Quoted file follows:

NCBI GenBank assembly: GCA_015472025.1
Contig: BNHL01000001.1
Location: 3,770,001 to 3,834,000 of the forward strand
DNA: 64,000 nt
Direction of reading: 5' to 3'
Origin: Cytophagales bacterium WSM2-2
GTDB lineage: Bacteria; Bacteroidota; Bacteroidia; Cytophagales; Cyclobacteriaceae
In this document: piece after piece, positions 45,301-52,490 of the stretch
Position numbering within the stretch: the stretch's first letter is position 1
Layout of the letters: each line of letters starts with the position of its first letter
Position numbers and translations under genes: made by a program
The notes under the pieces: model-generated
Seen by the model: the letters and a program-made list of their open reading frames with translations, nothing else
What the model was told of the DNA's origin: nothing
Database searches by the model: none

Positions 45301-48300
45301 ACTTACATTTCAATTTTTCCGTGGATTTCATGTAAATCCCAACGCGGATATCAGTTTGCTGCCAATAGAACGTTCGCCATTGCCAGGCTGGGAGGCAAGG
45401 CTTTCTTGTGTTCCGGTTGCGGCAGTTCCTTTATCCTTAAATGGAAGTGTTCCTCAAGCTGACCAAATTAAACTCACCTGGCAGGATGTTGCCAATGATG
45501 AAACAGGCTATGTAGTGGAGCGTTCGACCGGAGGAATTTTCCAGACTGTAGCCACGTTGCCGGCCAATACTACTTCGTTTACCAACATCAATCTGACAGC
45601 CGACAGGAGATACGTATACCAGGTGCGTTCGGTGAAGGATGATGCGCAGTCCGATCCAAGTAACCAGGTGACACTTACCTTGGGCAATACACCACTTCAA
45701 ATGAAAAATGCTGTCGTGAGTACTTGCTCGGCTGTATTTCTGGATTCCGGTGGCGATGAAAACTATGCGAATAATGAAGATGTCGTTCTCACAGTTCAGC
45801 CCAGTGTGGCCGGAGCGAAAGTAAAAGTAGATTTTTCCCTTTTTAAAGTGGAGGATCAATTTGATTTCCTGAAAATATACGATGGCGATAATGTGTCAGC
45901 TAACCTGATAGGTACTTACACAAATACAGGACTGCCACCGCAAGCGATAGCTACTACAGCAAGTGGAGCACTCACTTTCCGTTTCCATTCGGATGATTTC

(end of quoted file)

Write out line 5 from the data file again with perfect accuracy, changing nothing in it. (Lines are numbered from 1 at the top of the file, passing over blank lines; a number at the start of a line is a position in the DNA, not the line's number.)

Direction of reading: 5' to 3'